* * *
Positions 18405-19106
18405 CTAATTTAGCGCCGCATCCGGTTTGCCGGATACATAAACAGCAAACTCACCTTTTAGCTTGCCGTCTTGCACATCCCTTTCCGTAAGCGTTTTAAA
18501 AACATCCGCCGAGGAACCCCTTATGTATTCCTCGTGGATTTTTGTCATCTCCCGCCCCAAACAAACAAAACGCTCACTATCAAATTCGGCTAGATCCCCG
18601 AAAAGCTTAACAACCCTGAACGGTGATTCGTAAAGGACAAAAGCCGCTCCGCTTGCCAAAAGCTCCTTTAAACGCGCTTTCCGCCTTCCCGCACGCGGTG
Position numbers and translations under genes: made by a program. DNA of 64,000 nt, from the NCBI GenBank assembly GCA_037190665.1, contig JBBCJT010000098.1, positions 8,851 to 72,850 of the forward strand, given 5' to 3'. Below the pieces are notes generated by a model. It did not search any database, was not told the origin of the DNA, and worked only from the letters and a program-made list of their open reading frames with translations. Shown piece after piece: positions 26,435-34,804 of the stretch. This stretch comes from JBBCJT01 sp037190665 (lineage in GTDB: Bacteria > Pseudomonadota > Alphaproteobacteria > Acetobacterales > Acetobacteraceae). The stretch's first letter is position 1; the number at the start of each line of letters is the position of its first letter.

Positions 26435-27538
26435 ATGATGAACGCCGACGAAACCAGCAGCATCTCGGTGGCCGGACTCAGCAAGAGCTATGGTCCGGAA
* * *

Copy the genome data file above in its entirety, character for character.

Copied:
Positions 18405-19106
18405 CTAATTTAGCGCCGCATCCGGTTTGCCGGATACATAAACAGCAAACTCACCTTTTAGCTTGCCGTCTTGCACATCCCTTTCCGTAAGCGTTTTAAA
18501 AACATCCGCCGAGGAACCCCTTATGTATTCCTCGTGGATTTTTGTCATCTCCCGCCCCAAACAAACAAAACGCTCACTATCAAATTCGGCTAGATCCCCG
18601 AAAAGCTTAACAACCCTGAACGGTGATTCGTAAAGGACAAAAGCCGCTCCGCTTGCCAAAAGCTCCTTTAAACGCGCTTTCCGCCTTCCCGCACGCGGTG
Position numbers and translations under genes: made by a program. DNA of 64,000 nt, from the NCBI GenBank assembly GCA_037190665.1, contig JBBCJT010000098.1, positions 8,851 to 72,850 of the forward strand, given 5' to 3'. Below the pieces are notes generated by a model. It did not search any database, was not told the origin of the DNA, and worked only from the letters and a program-made list of their open reading frames with translations. Shown piece after piece: positions 26,435-34,804 of the stretch. This stretch comes from JBBCJT01 sp037190665 (lineage in GTDB: Bacteria > Pseudomonadota > Alphaproteobacteria > Acetobacterales > Acetobacteraceae). The stretch's first letter is position 1; the number at the start of each line of letters is the position of its first letter.

Positions 26435-27538
26435 ATGATGAACGCCGACGAAACCAGCAGCATCTCGGTGGCCGGACTCAGCAAGAGCTATGGTCCGGAA